Tuition at Pitt State to see modest increase 

After zero tuition increases in three of the past four years, the Kansas Board of Regents on June 14 approved Pittsburg State University increasing undergraduate tuition for the upcoming academic year by 5 percent, or $146 per semester. Fees also will increase by $45 per semester, bringing the total increase for undergraduate students to $191 per semester.  

Graduate students also will see a 5 percent increase.  

“Even with increased costs due to inflation, we’ve been careful to find efficiencies that enabled us to keep tuition increases to a minimum in recent years,” said Doug Ball, vice president for business, finance, and facilities. “We remain less expensive than most of our peers across the region.”  

Gov. Laura Kelly’s budget for FY24 included $1.8 million for need-based financial aid for Pitt State students, which will help offset the tuition and fee increase. Also included is $1 million for the university’s implementation of best practices and support that enables students to persist to graduation. 

The university is implementing recommendations set forth by the National Institute for Student Success, which are designed to address barriers to college completion. One example is the university’s new Student Success Center, which includes professional academic advisors, early connections to careers outlooks, and proactive monitoring of student progress. 

“Like many other public universities and colleges, only about half of all students make it to the finish line and graduate,” said President Dan Shipp. “We all simply must do better for our students and their families. Whether it’s creating more affordable solutions for students or developing new support programs, at PSU we've clearly made student access and success a top priority.”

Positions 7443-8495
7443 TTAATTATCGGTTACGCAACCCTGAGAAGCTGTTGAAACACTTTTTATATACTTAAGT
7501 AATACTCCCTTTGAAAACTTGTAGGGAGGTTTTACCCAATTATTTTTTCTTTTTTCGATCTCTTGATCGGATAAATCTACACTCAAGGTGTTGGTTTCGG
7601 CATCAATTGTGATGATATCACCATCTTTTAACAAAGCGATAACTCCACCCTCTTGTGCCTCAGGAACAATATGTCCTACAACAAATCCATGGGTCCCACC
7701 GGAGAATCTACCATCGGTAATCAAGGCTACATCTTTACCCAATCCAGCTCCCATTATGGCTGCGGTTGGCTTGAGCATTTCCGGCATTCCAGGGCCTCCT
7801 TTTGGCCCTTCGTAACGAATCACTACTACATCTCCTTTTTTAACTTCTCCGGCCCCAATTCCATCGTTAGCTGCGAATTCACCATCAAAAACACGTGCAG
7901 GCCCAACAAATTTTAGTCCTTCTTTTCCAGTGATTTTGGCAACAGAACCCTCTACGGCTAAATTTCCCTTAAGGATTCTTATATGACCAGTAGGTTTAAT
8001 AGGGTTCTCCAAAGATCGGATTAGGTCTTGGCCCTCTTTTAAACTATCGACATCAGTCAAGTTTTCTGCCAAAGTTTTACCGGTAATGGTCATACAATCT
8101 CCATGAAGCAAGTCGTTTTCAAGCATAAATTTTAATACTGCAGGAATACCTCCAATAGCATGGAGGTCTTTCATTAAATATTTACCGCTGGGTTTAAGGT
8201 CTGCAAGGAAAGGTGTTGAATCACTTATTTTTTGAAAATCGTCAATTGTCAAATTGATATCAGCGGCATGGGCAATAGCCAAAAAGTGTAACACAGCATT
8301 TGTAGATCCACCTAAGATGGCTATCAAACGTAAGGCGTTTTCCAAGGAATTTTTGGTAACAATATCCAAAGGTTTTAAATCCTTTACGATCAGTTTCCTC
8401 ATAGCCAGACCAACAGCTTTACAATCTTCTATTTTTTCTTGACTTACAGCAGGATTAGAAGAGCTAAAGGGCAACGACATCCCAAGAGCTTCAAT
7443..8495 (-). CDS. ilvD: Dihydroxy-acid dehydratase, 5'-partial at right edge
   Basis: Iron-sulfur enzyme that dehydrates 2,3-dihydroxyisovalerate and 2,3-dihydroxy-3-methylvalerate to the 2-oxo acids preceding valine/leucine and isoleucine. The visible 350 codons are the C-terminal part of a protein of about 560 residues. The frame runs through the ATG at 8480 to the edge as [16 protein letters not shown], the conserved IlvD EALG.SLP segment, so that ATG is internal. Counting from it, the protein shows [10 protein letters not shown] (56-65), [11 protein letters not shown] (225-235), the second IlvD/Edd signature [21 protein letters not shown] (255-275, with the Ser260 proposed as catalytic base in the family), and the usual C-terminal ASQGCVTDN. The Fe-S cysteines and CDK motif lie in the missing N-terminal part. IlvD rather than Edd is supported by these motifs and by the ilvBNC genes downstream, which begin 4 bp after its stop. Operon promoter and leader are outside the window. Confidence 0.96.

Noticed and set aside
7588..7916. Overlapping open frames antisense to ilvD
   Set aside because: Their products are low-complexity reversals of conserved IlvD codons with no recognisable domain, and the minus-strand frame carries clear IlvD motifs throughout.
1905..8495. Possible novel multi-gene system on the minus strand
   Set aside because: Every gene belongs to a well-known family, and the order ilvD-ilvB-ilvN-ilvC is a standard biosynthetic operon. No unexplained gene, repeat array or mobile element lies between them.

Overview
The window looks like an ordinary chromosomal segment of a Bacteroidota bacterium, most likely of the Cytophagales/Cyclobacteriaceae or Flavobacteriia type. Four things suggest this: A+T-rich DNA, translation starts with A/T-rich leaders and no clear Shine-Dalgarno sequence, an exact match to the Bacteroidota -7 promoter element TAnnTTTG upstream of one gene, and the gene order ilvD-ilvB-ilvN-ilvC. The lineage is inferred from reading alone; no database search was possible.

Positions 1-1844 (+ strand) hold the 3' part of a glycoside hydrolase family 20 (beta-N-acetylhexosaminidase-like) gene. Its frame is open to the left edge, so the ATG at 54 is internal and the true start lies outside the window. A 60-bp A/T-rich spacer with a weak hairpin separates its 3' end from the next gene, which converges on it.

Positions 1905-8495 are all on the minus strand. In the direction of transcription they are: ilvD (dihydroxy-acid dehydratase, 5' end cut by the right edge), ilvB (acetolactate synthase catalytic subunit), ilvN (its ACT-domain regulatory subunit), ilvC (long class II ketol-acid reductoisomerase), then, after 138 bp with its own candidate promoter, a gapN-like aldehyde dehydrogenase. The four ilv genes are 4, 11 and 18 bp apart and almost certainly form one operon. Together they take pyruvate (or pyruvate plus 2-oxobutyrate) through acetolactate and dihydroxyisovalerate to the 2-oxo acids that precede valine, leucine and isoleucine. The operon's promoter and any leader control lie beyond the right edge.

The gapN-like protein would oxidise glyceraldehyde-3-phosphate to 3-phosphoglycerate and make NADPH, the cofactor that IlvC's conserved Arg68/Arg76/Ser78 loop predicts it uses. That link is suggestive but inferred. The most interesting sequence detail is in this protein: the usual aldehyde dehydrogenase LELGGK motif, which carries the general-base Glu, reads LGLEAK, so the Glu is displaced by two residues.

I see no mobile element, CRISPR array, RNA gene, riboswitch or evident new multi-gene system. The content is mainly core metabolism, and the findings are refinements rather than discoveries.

After a decade of enrollment decline, the university is making headway in both new student recruitment and student retention, Shipp noted. 

“But this headway requires investments that will immediately benefit our students, so they get the most out of their time and treasure at Pitt State,” he said. 

Even with a tuition and fee increase, the university is facing an approximately $2 million gap that will require budget reductions and reallocations. The governor’s budget did not include additional funding to combat inflation impacts and it provided limited funding for employee pay increases. 

“We all feel the impact of inflation and increased utility costs in our personal lives, and the university is no different,” said Ball. “We will not entirely pass those costs on to our students, and instead will make changes to ensure all resources are aimed at helping them succeed.” 

In a personal effort to contribute, Shipp completed an 800-mile, 12-day bike trip across Kansas to raise $8 million for student scholarships and awareness for higher education. 

“Our university’s mission is to make life better through education and that is exactly what we are doing each and every day,” said Shipp. “We’re out here living our mission, and we want students and their families, our alumni, and the entire state to see our commitment to reducing barriers and making college more affordable and successful...all for them.”